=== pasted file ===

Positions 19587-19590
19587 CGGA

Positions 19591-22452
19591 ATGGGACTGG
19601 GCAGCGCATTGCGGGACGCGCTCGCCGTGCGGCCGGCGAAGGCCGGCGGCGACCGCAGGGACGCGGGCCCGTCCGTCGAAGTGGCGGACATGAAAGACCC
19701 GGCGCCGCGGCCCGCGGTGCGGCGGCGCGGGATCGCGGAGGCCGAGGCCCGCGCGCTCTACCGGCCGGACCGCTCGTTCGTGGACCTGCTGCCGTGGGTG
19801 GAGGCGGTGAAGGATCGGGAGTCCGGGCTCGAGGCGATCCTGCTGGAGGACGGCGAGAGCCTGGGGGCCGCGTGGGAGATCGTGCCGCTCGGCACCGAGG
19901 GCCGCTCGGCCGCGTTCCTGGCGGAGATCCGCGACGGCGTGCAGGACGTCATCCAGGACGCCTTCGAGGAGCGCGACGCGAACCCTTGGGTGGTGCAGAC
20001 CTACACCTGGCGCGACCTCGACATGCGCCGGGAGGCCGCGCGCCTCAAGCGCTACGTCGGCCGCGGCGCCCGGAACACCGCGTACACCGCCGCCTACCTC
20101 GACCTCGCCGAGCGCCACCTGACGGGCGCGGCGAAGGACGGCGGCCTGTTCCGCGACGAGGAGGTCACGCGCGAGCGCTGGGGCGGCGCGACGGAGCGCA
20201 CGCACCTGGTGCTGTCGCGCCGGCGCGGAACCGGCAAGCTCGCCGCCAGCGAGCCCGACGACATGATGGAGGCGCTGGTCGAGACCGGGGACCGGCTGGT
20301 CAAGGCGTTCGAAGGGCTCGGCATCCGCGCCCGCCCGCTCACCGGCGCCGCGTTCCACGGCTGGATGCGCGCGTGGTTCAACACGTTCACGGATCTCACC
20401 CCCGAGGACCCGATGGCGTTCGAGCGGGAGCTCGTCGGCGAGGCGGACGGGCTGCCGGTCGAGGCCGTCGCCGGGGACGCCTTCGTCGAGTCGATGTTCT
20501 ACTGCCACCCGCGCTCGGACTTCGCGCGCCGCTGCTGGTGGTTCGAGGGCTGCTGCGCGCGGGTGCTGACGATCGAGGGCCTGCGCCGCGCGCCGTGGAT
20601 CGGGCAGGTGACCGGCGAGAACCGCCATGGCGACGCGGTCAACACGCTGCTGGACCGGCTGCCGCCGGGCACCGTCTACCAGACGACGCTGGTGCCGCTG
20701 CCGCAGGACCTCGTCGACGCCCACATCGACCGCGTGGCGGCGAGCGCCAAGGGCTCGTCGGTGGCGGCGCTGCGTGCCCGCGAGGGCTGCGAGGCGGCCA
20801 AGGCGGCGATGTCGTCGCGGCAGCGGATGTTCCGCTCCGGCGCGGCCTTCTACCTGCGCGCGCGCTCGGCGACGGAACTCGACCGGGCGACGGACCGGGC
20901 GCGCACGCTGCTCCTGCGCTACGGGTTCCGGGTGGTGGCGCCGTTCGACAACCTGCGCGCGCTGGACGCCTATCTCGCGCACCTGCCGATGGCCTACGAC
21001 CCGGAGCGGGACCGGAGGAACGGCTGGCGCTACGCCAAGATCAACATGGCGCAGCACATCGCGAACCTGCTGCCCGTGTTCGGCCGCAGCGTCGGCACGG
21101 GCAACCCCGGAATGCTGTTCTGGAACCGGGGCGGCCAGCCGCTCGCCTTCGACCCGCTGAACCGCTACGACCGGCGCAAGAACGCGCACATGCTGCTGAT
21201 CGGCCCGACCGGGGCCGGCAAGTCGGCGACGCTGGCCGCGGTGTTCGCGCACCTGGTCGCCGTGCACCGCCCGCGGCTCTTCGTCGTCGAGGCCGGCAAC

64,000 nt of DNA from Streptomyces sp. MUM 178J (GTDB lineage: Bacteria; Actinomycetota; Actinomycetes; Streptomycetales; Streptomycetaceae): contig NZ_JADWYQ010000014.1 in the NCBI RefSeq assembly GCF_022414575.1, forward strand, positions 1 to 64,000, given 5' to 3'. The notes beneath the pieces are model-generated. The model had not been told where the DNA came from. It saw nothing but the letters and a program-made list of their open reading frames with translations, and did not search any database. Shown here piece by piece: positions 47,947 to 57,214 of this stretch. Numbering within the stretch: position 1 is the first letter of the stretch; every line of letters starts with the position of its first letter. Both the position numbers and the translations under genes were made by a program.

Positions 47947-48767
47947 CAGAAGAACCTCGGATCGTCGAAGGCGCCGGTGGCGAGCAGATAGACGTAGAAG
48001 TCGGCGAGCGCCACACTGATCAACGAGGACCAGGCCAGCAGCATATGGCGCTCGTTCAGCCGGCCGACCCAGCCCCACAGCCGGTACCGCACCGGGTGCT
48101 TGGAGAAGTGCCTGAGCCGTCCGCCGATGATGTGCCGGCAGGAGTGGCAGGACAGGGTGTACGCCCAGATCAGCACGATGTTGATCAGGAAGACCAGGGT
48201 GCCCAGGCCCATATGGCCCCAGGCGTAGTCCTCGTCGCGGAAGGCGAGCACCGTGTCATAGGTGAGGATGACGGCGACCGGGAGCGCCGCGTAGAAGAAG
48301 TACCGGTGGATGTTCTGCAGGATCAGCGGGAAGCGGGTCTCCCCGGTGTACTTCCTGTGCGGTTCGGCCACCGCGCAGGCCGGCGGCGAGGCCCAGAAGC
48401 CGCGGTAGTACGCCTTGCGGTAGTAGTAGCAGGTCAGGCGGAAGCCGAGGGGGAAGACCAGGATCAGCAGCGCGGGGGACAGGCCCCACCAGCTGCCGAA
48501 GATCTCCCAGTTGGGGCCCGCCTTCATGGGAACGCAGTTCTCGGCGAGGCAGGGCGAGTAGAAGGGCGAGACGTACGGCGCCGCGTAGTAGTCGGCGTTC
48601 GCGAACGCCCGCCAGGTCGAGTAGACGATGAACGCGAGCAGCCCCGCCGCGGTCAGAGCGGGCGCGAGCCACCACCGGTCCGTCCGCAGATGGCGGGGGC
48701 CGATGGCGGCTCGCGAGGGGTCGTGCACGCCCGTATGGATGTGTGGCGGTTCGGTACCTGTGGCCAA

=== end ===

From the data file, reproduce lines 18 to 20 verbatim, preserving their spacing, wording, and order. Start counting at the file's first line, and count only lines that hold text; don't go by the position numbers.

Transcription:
20901 GCGCACGCTGCTCCTGCGCTACGGGTTCCGGGTGGTGGCGCCGTTCGACAACCTGCGCGCGCTGGACGCCTATCTCGCGCACCTGCCGATGGCCTACGAC
21001 CCGGAGCGGGACCGGAGGAACGGCTGGCGCTACGCCAAGATCAACATGGCGCAGCACATCGCGAACCTGCTGCCCGTGTTCGGCCGCAGCGTCGGCACGG
21101 GCAACCCCGGAATGCTGTTCTGGAACCGGGGCGGCCAGCCGCTCGCCTTCGACCCGCTGAACCGCTACGACCGGCGCAAGAACGCGCACATGCTGCTGAT